Echo’s Tree is the summation of Denis O’Connor’s recent Blumhardt Foundation Residency in Australia. During the residency the artist immersed himself in translation, reaching for images that might respond to the influential New Zealand poets of our time, including Andrew Johnston, Geoff Cochrane and Hera Lindsay Bird. Echo’s Tree also heralds a return to working with high-fired white China clay after a thirty-five year hiatus.
The artist describes his work as a method for ‘trying to find a language’ – be that through text or through visual languages of symbol and sculptural materials. Writing also acts as an integral component of his practice, whether publishing on his own work or that of others. O’Connor employs language as a bridge between image-making and storytelling. Indeed his collaboration with poets has been described as a form of translation. Fittingly then in this exhibition the artist has inscribed the length of a clay spirit-level sculpture with the last line from Hera Lindsay Bird’s landmark debut collection of poems: ‘this is a ransom note with no demands’.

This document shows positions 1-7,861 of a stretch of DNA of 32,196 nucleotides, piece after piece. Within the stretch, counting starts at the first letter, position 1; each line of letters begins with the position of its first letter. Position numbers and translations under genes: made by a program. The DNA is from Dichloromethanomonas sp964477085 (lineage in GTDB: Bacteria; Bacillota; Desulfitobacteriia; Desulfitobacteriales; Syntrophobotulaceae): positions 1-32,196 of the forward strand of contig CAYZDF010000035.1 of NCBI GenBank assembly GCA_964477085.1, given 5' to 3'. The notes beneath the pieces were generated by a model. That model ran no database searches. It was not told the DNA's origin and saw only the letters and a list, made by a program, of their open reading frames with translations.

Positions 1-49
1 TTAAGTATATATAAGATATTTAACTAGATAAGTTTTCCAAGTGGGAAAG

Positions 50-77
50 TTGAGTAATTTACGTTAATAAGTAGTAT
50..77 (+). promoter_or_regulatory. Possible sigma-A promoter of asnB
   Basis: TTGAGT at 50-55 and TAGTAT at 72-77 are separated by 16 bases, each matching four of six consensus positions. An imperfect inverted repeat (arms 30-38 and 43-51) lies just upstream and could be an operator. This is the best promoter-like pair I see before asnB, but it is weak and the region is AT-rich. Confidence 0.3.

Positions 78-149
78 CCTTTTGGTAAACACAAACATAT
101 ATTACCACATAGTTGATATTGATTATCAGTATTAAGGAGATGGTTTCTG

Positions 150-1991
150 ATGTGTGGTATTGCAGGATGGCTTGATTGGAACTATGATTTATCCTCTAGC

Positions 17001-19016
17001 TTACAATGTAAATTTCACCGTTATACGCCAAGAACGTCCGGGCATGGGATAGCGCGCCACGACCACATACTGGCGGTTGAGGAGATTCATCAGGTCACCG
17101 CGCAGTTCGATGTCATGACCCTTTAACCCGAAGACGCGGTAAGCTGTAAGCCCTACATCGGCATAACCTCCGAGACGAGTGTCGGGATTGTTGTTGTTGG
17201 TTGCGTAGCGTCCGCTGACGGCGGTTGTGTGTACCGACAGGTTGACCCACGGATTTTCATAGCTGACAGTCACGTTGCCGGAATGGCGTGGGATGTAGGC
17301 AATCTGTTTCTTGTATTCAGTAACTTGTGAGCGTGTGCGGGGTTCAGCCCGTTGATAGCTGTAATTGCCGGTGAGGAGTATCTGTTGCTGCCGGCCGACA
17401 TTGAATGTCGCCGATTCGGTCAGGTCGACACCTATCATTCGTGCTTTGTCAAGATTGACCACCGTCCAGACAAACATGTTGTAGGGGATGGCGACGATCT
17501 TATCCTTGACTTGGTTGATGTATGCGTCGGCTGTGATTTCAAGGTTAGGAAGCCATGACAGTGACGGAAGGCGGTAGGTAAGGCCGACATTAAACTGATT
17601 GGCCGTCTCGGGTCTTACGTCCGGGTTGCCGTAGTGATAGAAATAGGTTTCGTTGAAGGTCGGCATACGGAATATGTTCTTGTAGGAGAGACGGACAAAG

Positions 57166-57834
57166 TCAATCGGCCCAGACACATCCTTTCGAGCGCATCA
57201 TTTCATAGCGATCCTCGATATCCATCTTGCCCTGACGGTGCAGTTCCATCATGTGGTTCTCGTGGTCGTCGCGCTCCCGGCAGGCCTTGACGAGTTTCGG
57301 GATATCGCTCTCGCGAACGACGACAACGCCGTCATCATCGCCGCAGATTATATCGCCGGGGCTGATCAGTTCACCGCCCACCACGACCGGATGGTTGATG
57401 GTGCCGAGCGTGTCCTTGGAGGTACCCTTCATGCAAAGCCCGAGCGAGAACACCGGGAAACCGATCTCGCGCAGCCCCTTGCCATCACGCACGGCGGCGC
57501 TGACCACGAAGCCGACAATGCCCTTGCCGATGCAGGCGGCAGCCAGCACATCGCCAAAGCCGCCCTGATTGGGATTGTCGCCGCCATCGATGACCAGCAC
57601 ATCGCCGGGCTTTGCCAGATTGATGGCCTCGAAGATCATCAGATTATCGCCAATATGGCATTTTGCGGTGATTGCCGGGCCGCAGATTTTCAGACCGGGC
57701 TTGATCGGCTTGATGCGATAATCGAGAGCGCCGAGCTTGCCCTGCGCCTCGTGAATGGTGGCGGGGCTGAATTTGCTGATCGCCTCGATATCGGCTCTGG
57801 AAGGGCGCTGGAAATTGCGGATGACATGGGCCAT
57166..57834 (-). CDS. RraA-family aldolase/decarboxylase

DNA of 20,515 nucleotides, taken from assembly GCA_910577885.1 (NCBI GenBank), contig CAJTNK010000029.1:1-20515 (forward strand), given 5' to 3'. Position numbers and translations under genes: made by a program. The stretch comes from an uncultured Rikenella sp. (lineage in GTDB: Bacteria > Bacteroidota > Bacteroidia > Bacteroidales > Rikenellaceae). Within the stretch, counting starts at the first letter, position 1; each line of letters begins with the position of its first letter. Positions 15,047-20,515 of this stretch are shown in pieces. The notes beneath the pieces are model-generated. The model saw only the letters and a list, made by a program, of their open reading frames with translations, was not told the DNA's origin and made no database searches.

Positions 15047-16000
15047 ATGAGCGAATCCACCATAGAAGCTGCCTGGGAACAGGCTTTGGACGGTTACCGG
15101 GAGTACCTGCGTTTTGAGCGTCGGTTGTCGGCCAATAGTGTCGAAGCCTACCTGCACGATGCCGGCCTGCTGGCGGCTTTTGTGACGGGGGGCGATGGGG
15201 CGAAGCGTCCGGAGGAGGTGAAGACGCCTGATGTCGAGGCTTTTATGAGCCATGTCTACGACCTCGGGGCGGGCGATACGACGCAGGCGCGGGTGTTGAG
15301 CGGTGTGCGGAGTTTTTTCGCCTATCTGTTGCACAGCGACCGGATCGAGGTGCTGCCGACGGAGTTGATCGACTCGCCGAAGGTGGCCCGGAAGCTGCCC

O’Connor cites his Irish heritage as a generous prompt for his practice, with art-making seen as a useful form for an exploration of the mysteries of identity. His works, therefore, often have an autobiographical register which traces the interweaving of specific personal and generational storytelling within wider geographical and social histories. In this show O’Connor references and reimagines the imagery of the pishogues (from the Irish piseog, meaning ‘sorcery’ or ‘witchcraft’). These are objects employed in Gaelic folklore which are imbued with unseen energy and psychic gravitas and are understood to possess a living presence akin to a talisman. Through the form of the pishogue O’Connor finds his sculptures can carry much of their uncanny quality with them.